Thankfully the impact of Irma on most of us has been less devastating, but silence is still an apt response. To listen with empathy to our friends and neighbor as they describe their losses and is a great gift. To silently contemplate how we might best help others at this time is another.

But then we must move forward.

We cannot undo Irma’s’ impact, but the future is ours to shape.

My prayer is that we come together as a community—no matter where we live–and face that future with hope and courage.




We Can Do Better

I cannot get the image our of my mind!
On a morning walk when I lived in Jerusalem, I could see minarets, church spires and the Western Wall of the ancient Temple courtyard.

I cannot get the sound out of my ears!
At this time of the year—this month of Elul that precedes Rosh Hashanah—I could hear the mingled sounds of shofars, church bells, and muezzin calls urging Muslims to prayer.

These persistent images and sounds represent harmony and mutual respect.

I treasure them.

Yet we all know that the realities of Jerusalem and those of the world at large are a far cry from the images and sounds that my heart holds fast.

And yet I cling to hope! We can do better!

The greatness of humanity is not that we have always lived up to our lofty ideals but that we have never failed to hold our ideals aloft.

Those words are not original with me (I would love it if a reader can point me too their source), but I wish they were.

It is easy to look at our world and launch into angry rants.

We can demand change in our government, protest many policies, and feel good that we are taking a stand for social justice. “It is (to quote Abraham Lincoln’s Gettysburg address) altogether fitting and proper that we do this.” We hope our protests will bring change down the road.

But real change–immediate change—can begin in our own hearts and with our own actions.

This may not be the year that the images of  harmony, affirmation and respect that I treasure from Jerusalem become reality.


  • It can be the year when we express our own pain less and listen more to that of others.
  •  It can be the year we spend less time on our business and more time with our loved ones.
  • it can be the year we spend less on luxuries and more on helping others who have so little

It might not be the year that we change the world, but it can be the year that we change ourselves.




The Shrine of St Cecilia

The song was originally recorded in 1941 as a message of hope in response to World War II bombings.
But it is the Doo Wop version by Willie Winfield and the Harptones
(1957) that runs through my head as Hurricane Irma wreaks havoc on Florida.
Certain Doo wop songs have the ability to touch my heart and bring me comfort in troubling times. This is one of them:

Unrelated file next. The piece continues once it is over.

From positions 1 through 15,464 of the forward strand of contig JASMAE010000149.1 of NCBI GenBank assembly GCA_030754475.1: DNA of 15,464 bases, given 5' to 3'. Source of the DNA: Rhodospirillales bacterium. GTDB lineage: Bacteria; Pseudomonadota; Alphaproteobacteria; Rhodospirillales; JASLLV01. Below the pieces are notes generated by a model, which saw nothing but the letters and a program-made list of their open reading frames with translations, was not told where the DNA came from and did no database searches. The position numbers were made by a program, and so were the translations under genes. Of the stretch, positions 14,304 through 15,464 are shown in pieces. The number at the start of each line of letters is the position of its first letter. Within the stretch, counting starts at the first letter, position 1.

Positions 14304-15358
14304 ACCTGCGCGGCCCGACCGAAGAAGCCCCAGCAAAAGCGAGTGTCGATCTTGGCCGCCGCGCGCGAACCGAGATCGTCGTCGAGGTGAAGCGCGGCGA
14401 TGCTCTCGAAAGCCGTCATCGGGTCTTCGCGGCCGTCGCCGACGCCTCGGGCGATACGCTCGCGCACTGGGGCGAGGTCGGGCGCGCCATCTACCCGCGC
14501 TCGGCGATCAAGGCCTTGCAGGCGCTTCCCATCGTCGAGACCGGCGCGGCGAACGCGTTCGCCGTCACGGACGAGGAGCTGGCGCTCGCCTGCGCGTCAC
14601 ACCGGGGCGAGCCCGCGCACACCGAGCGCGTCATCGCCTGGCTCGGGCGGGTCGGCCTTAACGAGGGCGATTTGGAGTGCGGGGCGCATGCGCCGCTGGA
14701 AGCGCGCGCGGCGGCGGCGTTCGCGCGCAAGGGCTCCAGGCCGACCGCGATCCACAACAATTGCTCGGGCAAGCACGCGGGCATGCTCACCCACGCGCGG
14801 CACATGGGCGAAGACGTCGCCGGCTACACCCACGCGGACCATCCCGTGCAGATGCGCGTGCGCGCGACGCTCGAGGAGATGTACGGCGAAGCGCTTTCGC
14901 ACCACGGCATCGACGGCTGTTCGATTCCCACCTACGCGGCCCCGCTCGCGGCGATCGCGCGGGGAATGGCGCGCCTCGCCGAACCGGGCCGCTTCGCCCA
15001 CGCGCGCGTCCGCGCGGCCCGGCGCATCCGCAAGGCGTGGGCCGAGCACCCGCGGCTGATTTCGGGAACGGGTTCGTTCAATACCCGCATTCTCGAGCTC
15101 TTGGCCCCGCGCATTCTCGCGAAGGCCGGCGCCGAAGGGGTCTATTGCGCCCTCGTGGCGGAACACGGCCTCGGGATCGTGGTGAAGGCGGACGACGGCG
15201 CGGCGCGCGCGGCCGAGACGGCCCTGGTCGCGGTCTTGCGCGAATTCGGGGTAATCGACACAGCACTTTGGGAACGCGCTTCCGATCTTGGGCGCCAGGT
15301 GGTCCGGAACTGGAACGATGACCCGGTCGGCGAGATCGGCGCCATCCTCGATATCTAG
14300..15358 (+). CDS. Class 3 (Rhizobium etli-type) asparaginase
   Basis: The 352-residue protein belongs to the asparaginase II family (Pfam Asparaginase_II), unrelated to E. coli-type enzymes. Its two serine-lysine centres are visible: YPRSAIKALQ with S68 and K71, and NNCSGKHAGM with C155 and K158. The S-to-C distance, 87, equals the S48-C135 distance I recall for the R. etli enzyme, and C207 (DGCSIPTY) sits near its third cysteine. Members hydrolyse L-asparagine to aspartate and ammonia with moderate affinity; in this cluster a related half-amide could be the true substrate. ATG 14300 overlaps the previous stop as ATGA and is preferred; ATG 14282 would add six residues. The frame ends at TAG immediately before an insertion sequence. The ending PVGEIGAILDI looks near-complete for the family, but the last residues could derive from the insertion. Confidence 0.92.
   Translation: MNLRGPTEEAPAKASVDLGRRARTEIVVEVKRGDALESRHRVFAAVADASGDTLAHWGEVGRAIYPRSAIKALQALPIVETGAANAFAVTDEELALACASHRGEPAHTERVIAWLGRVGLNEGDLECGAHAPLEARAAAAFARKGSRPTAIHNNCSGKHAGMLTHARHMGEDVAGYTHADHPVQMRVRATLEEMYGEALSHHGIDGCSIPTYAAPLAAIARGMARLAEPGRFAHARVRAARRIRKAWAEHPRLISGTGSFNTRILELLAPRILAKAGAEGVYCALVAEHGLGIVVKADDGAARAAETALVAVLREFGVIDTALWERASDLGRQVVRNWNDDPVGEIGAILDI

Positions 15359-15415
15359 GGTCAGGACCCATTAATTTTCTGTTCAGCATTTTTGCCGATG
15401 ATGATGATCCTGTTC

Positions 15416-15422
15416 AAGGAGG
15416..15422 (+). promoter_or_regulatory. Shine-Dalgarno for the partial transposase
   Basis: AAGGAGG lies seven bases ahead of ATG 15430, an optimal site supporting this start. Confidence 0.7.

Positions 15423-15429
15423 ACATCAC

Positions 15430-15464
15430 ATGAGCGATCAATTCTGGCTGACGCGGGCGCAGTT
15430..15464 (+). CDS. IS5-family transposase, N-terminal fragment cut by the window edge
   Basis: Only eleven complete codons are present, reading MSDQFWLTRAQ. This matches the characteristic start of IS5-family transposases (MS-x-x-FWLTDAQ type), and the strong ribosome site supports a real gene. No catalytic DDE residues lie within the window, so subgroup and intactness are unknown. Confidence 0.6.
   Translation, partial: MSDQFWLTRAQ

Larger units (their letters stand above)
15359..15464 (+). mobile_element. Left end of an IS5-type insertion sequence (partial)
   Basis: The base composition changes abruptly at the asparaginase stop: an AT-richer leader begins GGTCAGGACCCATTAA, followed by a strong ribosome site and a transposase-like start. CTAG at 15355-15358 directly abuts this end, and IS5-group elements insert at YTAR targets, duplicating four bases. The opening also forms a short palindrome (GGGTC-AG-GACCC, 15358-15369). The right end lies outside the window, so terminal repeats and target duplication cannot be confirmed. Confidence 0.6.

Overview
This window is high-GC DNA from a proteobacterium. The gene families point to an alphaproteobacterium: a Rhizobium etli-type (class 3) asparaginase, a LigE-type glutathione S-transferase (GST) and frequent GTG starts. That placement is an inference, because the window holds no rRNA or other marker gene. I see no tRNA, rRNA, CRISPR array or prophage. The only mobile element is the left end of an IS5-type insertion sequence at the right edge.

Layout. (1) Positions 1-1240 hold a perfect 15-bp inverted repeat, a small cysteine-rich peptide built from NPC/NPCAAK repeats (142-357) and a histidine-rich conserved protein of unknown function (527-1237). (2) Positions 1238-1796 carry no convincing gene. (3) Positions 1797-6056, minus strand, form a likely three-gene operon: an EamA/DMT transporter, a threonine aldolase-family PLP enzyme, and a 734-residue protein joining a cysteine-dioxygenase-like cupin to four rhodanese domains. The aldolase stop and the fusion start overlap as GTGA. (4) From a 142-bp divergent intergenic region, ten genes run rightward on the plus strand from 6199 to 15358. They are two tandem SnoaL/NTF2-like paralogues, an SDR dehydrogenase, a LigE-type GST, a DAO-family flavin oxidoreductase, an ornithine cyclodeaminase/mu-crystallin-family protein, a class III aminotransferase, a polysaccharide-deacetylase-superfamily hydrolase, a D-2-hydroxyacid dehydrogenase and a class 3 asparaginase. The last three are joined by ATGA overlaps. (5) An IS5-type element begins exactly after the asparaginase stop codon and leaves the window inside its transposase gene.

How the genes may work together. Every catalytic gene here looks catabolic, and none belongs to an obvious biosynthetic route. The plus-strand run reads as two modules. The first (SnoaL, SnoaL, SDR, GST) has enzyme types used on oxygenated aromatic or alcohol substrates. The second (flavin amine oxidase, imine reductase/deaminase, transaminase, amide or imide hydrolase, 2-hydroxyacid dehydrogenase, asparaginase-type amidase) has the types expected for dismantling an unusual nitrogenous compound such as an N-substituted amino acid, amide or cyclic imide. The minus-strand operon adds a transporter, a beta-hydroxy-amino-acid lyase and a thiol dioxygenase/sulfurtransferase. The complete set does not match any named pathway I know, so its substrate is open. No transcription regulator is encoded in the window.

Our home is in shambles
All I treasured is gone
The town seems deserted
Everyone’s so forlorn!
A storm came from up above
But somehow it missed
The Shrine of St Cecilia.

Irma, like Charley, Katrina and other disaster, has taken lives and left much of what we treasure in shambles.

Some have suffered greater loss than others. Regardless of the level of personal devastation, the key to our future is to find a “Shrine of St. Cecilia” in our hearts.
There are so many inspiring stories to hear and read of people coming together in the face of disaster to rebuild their lives and their dreams.
Not every story has a happy ending, but for those who have been spared it is the ability to cling to and build on hope that will determine the future.
The courage and resolve of many inspire me and, I pray, all of us, to do however little or much we can to bring hope and encouragement to others as the hurricane goes her way:

I kneel in my solitude
And silently pray
That Heaven will protect us dear,
And there’ll come a day
The storm will be over and
We’ll all meet again
At the Shrine of St. Cecilia.



Waiting is the hardest part!

I have never dealt with a hurricane so personally before, but waiting is excruciating. We are safe , thank God, in Connecticut because our children and others prevailed on us to postpone our journey to Sanibel until the storm passes, and the island is safe.

In checking with members of my new congregation most of them are safely elsewhere. Many have tales of what Charley did in 2004. Moods range from resigned and anxious to hopeful and upbeat.

I learn a lot from them!

TV reports are increasingly ominous. Fort Myers’ streets are deserted. The trees are swaying, and the waves are high. In Naples wind and rain are increasing rapidly. Similar reports come from Sanibel. It seems like a prelude to a frightening drama called:


A week ago that term was not even part of my vocabulary. Now I wait for it to unfold, and waiting is the hardest part.

Ecclesiastes teaches: לכל זמן ועת  L’chol zman et! “To everything there is a time. (Ecclesiastes 3:1)